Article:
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No. 1: Tradition, Sex, and the Epic of Life

May 2, 2010

 I just want to take a woman’s heart, hold it in my hands, and give it back to her, because it’s been taken away.                                                 -Dr. Laura Schlessinger

Beyond Tradition

As an aspiring self-described “traditional woman”, I will concede that just because something has always been, does not make it right. Afterall, the history of civilization reveals a rich tradition of the exploitation of the “weaker sex”: by whom, for whom, and to what degree. There is obviously nothing good, or new, about the subjugation of women and its endless manifestations.

“Family values” and “traditional gender roles” are only as useful as the traditions and families they hail back to. Even in the best context, these handy phrases are all too often erroneously limited to images of pearl and pump-clad wives greeting their husbands at the door with meatloaf and Netflix (thought I’d update the cliché). 

But if my entire purpose for writing could be boiled down to reintroducing women to Betty Crocker casserole recipes, then I would lack the passion to finish even this sentence. I propose rephrasing the debate then, arguing not only for traditional gender roles (in the best sense of the word), but more fundamentally, for wholeness, integration and truth.

The Epic Struggle

My “conversion”, so to speak, to Integrational Feminine-ism (yes, I made up that label–don’t try to wiki it) happened over time, reaching a particular point of acceleration at a pro-life gathering last October. The guest speaker, Monsignor Philip J. Reilly stood at the front of the chapel, delivering his speech titled, “In the Epic Struggle for Life, There is Reason for Hope”.

I sat quietly puzzled–a Protestant in the midst of oak pews and devout Catholics–as the gentle priest from New York discussed ancient Greek mythology, The Iliad and The Odyssey, and the value of epic literature. Distracted and impatient, I wondered what all this had to do with abortion.

I didn’t see it coming.

In a stroke of genius, Msgr. Reilly tied the pieces together, and my wandering mind collided with his message like a brick wall: 

Life is an epic, he proclaimed. The pieces of our lives gain meaning from the whole, woven together, contextualized, integrated. We are made for the epic, but our world has traded the beauty of the eternal storyline for the disconnected vignettes of  the 30-minute sitcom. The scales fell off, and I could see with devastating clarity the totality of our shattered culture. Our dysfunction is not the result of a loss of tradition, but a loss of connection, with each other, with the natural order, and with God.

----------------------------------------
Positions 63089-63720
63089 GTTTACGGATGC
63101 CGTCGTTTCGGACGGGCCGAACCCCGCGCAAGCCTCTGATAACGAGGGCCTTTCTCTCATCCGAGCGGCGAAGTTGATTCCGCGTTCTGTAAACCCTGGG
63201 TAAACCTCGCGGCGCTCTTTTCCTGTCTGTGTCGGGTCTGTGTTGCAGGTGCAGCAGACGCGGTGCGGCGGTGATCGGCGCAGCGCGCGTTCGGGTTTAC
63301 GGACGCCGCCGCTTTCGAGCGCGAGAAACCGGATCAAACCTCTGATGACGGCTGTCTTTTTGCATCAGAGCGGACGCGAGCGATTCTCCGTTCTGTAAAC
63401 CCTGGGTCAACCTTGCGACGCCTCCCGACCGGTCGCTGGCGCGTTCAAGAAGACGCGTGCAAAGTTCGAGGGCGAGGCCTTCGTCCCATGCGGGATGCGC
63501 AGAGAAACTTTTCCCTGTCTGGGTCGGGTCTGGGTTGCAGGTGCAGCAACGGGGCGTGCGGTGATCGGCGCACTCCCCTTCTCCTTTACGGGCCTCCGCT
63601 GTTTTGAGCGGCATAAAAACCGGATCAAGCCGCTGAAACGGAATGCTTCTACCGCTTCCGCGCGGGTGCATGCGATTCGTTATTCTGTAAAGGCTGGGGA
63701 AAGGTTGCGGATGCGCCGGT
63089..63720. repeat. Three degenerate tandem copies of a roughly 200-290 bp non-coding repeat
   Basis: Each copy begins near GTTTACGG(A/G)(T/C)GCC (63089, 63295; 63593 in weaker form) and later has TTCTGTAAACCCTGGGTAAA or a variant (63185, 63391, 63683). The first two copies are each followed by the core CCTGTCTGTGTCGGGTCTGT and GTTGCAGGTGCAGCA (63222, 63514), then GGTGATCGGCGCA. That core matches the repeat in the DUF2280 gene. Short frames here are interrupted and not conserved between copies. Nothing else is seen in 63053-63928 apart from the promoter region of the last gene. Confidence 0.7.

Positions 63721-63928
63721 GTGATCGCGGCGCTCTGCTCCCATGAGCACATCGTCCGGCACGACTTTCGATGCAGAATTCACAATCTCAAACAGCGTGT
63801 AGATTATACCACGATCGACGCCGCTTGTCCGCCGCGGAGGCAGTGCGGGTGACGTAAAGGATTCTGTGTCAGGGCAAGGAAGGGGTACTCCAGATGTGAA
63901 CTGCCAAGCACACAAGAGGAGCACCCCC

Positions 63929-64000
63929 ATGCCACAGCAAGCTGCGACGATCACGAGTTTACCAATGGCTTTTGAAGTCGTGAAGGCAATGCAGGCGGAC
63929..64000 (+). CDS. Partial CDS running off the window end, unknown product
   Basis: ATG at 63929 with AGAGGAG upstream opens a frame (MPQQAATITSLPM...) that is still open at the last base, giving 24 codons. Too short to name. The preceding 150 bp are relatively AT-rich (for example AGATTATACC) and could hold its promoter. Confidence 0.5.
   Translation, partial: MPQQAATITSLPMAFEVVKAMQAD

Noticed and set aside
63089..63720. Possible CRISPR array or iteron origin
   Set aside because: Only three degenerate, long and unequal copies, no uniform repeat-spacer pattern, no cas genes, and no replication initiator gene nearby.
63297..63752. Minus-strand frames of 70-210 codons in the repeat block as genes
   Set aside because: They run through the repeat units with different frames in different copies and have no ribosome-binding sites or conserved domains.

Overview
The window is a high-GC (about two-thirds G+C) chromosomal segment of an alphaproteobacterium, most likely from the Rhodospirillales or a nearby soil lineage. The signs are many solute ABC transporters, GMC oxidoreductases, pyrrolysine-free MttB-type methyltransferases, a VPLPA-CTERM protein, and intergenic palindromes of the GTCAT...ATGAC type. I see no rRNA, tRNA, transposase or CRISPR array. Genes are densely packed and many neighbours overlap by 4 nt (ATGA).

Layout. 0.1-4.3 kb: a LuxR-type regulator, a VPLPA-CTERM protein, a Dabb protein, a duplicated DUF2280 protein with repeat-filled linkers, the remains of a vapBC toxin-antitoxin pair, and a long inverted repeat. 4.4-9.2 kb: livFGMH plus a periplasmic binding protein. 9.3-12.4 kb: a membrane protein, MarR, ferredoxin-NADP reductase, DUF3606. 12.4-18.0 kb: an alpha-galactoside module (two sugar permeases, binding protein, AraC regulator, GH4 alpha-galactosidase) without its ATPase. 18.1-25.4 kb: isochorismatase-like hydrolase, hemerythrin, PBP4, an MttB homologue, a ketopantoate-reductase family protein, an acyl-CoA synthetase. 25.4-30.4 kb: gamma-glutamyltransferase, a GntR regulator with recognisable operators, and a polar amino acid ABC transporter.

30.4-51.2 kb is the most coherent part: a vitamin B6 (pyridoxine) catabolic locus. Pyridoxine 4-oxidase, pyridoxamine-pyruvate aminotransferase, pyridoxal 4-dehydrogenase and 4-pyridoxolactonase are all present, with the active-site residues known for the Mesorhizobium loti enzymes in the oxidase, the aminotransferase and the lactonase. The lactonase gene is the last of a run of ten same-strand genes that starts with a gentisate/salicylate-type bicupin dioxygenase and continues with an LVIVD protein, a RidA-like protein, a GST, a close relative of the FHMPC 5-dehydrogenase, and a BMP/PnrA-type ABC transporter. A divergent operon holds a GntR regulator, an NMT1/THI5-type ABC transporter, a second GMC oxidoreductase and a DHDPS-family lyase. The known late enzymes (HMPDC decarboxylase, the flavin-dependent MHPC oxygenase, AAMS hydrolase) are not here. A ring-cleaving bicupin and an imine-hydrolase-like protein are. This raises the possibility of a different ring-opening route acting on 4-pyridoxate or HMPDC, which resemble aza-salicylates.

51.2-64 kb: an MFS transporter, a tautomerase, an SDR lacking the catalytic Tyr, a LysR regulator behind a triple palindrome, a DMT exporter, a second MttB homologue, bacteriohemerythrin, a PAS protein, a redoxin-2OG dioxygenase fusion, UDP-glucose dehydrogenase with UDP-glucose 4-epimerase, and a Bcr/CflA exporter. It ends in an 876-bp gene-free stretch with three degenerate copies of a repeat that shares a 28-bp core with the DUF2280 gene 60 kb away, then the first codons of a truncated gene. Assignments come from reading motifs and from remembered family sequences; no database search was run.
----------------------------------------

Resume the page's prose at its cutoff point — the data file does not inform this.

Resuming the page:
The Separation

Life has been separated to death and the victims are many and varied. Particular havoc has been wreaked on the story of womanhood and femininity. It is no longer the brutish-male who assaults the dignity of woman. No, the boogeyman of today is far more nuanced and culturally sophisticated than villains of the past.  The Sexual Revolution of the 1960’s, and its step-sister, Women’s Liberation, unleashed the newly mutated virus of sexual separation into the bloodstream of gender relations. 

We observe sex today, separated from meaning, responsibility, love, and pro-creation. We see women separated from their hearts, their bodies, and their calling. Men, equally dis-integrated, languish with the broken fragments of the epic they long to be the heros of. At the base of every confusion, dysfunction, and dissatisfaction we see today, lies the scattered pages of a once masterfully crafted tale.

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2 Comments leave one →
  1. Joe Hargrave permalink
    May 3, 2010 6:50 am

    This is very good, and the fallout of the sexual revolution is a problem I also write about.

    One thing I find encouraging is that many of the “intellectuals”, if I may use the term, of our generation understand that the sexual revolution was a bankrupt enterprise that is corroding the foundations of society. Unfortunately many of our peers who are simply out and about living their lives take the legacy of the revolution for granted. Abortion, birth control, divorce, single parenthood – these are now “normal” features of life with little or no stigma attached.

    If you like, check out what I’ve written about the destruction of what I call the organic social bonds (which is very similar to what you talk about here):

    http://joeahargrave.wordpress.com/2010/04/03/a-secular-case-for-life/

  2. May 3, 2010 2:16 pm

    Absolutely spot on. How tragic that so many Christians have bought into the lies about sex, marriage, womanhood and the epic story of our lives. Oh, how many people would find true joy if they stepped back and saw the bigger picture.

    As always, thank you for writing. And, I can’t wait to meet you someday!

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